We do use that approach when we value holding companies, like I said. And a lot of those holding companies may be partnerships such as family limited partnerships that own real property or marketable securities. We’ll take their balance sheet, we’ll adjust it to fair market value, we’ll get down to the pro rata share of that value of equity on a fair market value basis because if it’s a minority limited partnership interest or a minority membership interest and an LLC (limited liability company), it’s subject to discounts for lack of marketability and lack of control to get to fair market value.
The market approach is when you go out to the market and you look for indications of value based on actual transactions in the company that you’re valuing. You may have a situation where the company you’re valuing just recently bought out some shareholders or they recently received several offers to purchase the company. You can look to those indications of value to say, “Well, if they’re good arms’ length indications of value, that’s a pretty strong indication of that business or business interest.”
If you don’t have transactions in that company, we look to the market, and that’s the market approach. And we look to the market to say, “Are there any publicly traded companies that are comparable to this business in terms of size and markets and profitability and various factors?” Can we go to the public markets and see what the stock of those businesses are trading for in terms of pricing multiples, such as priced revenues, priced earnings in which their stock is trading for? How would that relate to the value of our particular business?
You can also look to sales of 100% of companies – and we subscribe to a number of merger and acquisition databases that provide us with that data. Or sales of typically controlling interests of privately held companies – that data is submitted by merger and acquisition professionals or business brokers, and there are a couple of databases we subscribe to. Again, we’ll look to those businesses and those databases to find transactions of very similar businesses with similar revenue size and profitability. What did they trade in terms of priced revenues or priced earnings or priced EBITDA (earnings before interest, taxes, depreciation, and amortization)?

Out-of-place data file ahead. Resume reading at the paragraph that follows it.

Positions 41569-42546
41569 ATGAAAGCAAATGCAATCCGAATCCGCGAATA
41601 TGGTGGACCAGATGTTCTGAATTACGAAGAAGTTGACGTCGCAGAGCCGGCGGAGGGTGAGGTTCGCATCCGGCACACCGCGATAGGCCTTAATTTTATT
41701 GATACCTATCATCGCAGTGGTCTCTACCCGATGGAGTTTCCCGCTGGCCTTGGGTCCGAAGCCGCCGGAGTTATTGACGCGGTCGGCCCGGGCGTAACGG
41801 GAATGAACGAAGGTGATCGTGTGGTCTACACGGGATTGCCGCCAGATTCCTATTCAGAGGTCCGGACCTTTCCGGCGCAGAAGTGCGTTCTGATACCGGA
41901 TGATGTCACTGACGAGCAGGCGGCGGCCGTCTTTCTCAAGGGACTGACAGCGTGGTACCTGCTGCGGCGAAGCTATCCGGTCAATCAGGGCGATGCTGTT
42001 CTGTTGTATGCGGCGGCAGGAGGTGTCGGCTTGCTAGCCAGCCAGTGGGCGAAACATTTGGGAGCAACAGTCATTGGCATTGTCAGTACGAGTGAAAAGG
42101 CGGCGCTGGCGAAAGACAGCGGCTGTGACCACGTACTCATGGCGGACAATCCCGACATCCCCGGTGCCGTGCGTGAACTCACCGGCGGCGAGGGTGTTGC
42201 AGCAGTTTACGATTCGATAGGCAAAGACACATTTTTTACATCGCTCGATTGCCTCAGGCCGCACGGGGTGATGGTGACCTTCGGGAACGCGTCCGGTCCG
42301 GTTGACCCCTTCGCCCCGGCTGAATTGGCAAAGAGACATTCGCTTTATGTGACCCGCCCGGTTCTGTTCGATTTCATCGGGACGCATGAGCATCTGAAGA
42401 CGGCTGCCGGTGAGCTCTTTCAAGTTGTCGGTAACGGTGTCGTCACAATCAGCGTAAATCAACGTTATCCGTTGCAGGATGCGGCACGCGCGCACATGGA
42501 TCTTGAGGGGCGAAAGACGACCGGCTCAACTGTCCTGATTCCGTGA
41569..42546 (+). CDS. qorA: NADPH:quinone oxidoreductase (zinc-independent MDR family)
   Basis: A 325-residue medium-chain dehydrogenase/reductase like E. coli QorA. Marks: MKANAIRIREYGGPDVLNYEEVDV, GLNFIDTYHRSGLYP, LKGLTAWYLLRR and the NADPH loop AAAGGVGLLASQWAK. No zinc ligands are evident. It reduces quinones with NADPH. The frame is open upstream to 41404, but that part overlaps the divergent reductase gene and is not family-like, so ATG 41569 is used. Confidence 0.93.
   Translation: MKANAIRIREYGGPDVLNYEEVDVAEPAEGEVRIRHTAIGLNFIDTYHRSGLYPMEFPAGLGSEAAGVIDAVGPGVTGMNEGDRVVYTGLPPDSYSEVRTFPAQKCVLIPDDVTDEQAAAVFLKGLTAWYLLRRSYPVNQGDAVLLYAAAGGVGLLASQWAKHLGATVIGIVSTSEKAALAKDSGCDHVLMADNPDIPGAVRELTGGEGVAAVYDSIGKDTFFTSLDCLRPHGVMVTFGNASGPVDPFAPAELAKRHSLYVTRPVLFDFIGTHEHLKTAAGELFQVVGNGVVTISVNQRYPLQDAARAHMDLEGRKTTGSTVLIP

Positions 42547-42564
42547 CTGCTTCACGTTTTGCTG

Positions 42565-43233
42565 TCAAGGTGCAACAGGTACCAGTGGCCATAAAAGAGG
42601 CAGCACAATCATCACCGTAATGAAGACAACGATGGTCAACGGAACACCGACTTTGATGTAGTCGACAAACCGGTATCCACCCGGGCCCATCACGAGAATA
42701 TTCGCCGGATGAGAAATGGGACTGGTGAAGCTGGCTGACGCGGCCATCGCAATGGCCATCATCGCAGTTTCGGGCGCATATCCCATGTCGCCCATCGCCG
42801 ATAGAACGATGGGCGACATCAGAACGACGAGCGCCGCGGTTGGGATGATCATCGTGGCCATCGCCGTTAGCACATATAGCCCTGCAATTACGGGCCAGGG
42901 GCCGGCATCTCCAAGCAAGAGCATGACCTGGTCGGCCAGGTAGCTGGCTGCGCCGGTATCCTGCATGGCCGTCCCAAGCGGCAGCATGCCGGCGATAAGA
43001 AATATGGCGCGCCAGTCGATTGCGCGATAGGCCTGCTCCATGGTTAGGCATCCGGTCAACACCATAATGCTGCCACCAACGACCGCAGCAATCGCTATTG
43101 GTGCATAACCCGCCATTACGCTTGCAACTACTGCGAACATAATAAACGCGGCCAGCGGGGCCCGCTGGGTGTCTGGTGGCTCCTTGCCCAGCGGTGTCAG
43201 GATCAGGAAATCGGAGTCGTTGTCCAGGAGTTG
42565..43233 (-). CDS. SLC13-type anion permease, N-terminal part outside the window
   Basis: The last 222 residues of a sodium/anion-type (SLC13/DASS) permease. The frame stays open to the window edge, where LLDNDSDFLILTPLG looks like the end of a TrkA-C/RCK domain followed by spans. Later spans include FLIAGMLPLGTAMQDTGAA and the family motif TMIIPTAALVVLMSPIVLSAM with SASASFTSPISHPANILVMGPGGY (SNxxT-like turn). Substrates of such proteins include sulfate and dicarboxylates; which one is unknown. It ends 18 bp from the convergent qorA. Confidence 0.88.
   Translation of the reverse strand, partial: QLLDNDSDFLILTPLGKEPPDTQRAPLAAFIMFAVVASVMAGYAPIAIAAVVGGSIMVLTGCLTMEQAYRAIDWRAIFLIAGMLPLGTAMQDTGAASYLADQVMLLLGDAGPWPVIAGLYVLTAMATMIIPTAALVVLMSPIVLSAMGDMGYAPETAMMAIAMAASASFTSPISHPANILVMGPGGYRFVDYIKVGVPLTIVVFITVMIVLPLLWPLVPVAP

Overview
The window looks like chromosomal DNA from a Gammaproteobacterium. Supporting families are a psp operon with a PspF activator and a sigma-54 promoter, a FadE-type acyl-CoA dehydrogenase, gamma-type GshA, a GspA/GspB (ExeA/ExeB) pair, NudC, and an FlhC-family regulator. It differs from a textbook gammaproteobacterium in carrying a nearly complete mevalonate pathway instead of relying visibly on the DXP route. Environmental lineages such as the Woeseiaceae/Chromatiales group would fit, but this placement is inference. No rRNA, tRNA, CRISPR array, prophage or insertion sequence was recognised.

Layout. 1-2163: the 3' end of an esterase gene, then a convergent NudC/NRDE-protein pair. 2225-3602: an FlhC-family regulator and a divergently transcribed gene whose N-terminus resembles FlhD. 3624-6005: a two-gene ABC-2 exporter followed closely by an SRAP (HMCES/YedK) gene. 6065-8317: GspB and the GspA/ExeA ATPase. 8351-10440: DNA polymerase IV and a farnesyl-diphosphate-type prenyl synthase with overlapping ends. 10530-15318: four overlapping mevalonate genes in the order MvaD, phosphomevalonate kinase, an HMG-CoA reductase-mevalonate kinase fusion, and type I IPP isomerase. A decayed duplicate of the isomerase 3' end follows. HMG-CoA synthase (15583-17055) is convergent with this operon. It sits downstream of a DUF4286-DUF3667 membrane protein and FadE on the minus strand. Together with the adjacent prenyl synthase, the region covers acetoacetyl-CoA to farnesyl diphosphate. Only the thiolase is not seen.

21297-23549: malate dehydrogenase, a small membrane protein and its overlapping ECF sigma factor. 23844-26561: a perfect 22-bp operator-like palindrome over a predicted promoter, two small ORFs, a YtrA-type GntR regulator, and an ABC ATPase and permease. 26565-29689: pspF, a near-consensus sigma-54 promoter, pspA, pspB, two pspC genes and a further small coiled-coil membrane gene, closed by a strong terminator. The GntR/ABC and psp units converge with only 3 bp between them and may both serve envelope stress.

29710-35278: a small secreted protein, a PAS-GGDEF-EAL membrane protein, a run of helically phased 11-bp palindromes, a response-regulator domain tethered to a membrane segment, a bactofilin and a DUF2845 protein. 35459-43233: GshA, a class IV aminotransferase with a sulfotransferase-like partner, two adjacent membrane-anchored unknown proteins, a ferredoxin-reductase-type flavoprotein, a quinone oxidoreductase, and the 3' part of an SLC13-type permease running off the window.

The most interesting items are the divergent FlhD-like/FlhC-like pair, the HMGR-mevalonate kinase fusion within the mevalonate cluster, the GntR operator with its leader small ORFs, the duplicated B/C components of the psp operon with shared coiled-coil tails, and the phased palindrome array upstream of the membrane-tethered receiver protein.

Really, the market approach is trying to look out to the market for indications of value as to what the value of the business you’re valuing may be worth.
The income approach, at a high level, is a present value/future expected benefits. We usually measure the benefits stream in terms of cash flow. A lot of the work we do as valuation professionals is look through the accounting to get down to cash flow. That’s really where the rubber hits the road and what the business owner gets to take home at the end of the day in their pocket. So, what the income approach is doing is it’s trying to determine how much cash flow can your business reasonably be expected to generate in the future, and if you’re going to buy that business, what type of rate of return would you want on your investment, anticipating those future cash flows, considering the risks of that investment versus other investments in the market.
[Jason] I’ll follow up to that, in regards specifically to the earnings approach. When a client provides the company’s projections – let’s say through and including years 2023 and 2024 – do you take those projections at face-value without any pushback or do you weigh a probability of success?
[Edward] We will always ask questions and make sure we understand 1) the premise of the projections. We start our valuation analysis with an analysis of the historical financials. And the historical financials – particularly the operating performance of the business – we study it, but it’s really only as good as it helps you predict the future and what’s a normal anticipated cash flow stream going forward.
We look at the past, understand the operations of the business, its profitability. We like to go out and visit management, do a site visit, learn about the business, really do a deep dive and understand it. And then we’ll get the projections from the management, and we’ll compare it to the history, and we’ll go, “Okay, why is this factor different, or why is that factor different?” Not necessarily questioning the projections per se as much as understanding the projections and why.
The reason why we want to do that is we want to know what’s the riskiness of being able to achieve those projections. And the riskiness of being able to achieve those projections is going to have a direct relationship to the type of rate of return you want. The higher the risk of those projections not being made indicates there’s a lot more uncertainty, so I’m going to want a higher rate of return on my investment in that business because I don’t believe these projections as much. It lowers the value because of the higher rate of return requirement is also going to result in a lower value that you’re going to get for your business.
What I tell business owners is: you can have optimistic, pessimistic, and most likely, but I’m going to focus on the most likely. I’m always wanting to get the best estimate of future financial performance we can get, and the more supportable that is and the more reasonable that is, the more comfort a buyer would have in those financial projections. And therefore, they probably should have a little bit lower rate of return requirement, which should translate into a higher value to the business owner.
[Jason] It just so happens, in regard to this valuation report that was provided to us last night, the fair market value for this particular company was less than the IPO exit, it was less than the liquidation value, it was less than even the arms’ length recent transactions that had taken place within a somewhat recent proximity; not much less than the third of those – the recent transactions.